|Digital List Price:||$21.99|
|Print List Price:||$17.99|
Save $9.65 (54%)
On Killing: The Psychological Cost of Learning to Kill in War and Society Kindle Edition
Enter your mobile number or email address below and we'll send you a link to download the free Kindle App. Then you can start reading Kindle books on your smartphone, tablet, or computer - no Kindle device required.
To get the free app, enter your mobile phone number.
Customers who bought this item also bought
About the Author
From Publishers Weekly
Copyright 1995 Reed Business Information, Inc.
- File size : 3782 KB
- Word Wise : Enabled
- Print length : 337 pages
- Publication date : April 1, 2014
- Publisher : Open Road Media; Revised edition (April 1, 2014)
- Language: : English
- ASIN : B00J90F8W2
- Text-to-Speech : Enabled
- Enhanced typesetting : Enabled
- Screen Reader : Supported
- X-Ray : Enabled
- Lending : Enabled
- Best Sellers Rank: #59,755 in Kindle Store (See Top 100 in Kindle Store)
- Customer Reviews:
Top reviews from the United States
There was a problem filtering reviews right now. Please try again later.
My job involved hard labor and was just what I needed because I really wasn’t fit for polite society for the first year. After a year and a half I applied at several local law enforcement agencies and was hired by one with Civil Service. While working full time I also went back to college and got my degree in Criminal Justice. The image of the Vietnam Vet back then was of a deranged person who climbed onto a rooftop and started shooting people. I didn’t discuss Vietnam, or my recurring “Vietnam Dream”, with anybody. I needed the job, I liked the job, and I didn’t want people to think that I was crazy. Frankly, I wasn’t totally sure that I wasn’t, at least to some degree.
After about twenty years on the dept, and I was a Lt. by then, I was assigned to attend a seminar on Deadly Force and Pursuit Policies. One of the instructors was a Psychologist who covered the symptoms of PTSD. I suddenly realized that after my return from Vietnam I had fit the profile perfectly.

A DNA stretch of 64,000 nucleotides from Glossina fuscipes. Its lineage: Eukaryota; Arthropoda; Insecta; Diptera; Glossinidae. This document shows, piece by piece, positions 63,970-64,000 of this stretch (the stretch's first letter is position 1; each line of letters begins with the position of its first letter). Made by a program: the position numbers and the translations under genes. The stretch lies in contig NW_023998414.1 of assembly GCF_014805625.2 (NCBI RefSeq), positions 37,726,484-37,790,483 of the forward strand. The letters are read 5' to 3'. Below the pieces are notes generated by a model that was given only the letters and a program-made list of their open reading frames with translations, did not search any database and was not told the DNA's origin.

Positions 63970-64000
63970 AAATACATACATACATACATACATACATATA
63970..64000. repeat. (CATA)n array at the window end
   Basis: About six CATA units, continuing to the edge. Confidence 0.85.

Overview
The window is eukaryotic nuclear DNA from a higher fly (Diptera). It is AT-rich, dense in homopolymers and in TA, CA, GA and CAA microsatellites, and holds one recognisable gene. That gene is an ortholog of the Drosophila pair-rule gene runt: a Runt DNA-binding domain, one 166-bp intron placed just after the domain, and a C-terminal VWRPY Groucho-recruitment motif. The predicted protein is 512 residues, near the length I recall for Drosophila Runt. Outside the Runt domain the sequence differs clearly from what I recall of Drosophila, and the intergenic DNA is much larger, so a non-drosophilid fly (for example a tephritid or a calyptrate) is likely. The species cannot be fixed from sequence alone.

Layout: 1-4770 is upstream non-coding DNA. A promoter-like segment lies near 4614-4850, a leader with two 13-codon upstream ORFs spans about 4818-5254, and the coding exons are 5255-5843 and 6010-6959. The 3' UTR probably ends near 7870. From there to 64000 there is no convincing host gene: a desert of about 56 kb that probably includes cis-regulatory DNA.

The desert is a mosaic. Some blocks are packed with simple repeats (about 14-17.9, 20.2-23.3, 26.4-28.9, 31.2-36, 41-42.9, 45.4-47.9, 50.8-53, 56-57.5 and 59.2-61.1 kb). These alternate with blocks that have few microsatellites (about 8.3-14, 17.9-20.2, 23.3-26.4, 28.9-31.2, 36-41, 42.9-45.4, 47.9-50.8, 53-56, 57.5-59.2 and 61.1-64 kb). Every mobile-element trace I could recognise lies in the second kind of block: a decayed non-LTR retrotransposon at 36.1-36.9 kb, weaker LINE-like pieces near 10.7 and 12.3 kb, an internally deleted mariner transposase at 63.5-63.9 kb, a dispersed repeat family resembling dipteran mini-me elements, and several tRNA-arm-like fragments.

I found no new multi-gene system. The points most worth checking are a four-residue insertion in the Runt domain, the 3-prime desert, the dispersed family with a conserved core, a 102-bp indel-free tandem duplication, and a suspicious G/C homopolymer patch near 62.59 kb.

After retirement I was a Federal Courthouse Security Officer for eleven years. Another CSO had a copy of “On Killing” by Lt. Col. David Grossman and I read it, several times. Since then I have purchased my own copy, twice. I think that Grossman got it about 90+% right. I am not going to pick the book apart because, as Jesus warned, “while you are pulling the weeds, you may root up the wheat with them”. Also, I could be in error about that other 10%. Every time I read the book I learn something new, or relearn something I had forgotten. I recommend this book most highly to every combat veteran and law enforcement officer!
The book slaps a hideous roof on this monument to bad science by hiding behind the authority of Jack Thompson. This book was written in 1996, and with the benefit of hindsight (it’s now 2019) we can easily see the cracks in the facade. If the name Jack Thompson sounds familiar, it’s because he was a Florida lawyer who made national headlines in the mid-2000s with his crusade against violent video games. A crusade which ended with Thompson’s disbarment and disgrace.
The truth is, violence can be perpetrated by anyone under the right circumstances. The factors are complicated, as are the solutions. There’s no silver bullet (pun intended). Outlawing violent video games/entertainment will do nothing but make us feel better, at least until the next mass school shooting. Violent crime has already fallen in the US. If we want to continue this trend, we must do the serious, delicate, difficult work of grappling with the real reasons behind violence. That means funding mental health services and getting real data behind the factors that lead to violence and solving those as well.
In short: if you came looking for answers to the “epidemic” of violence in the US today, keep looking. You’ll find no science of value in this book.
Thanks, Lt. Col. Grossman, for studying this topic with such rigor and for explaining your work so cogently.
Top reviews from other countries
As a contrast, the book "War Games: The Psychology of Combat" covers much of the same material in a much more accessible style.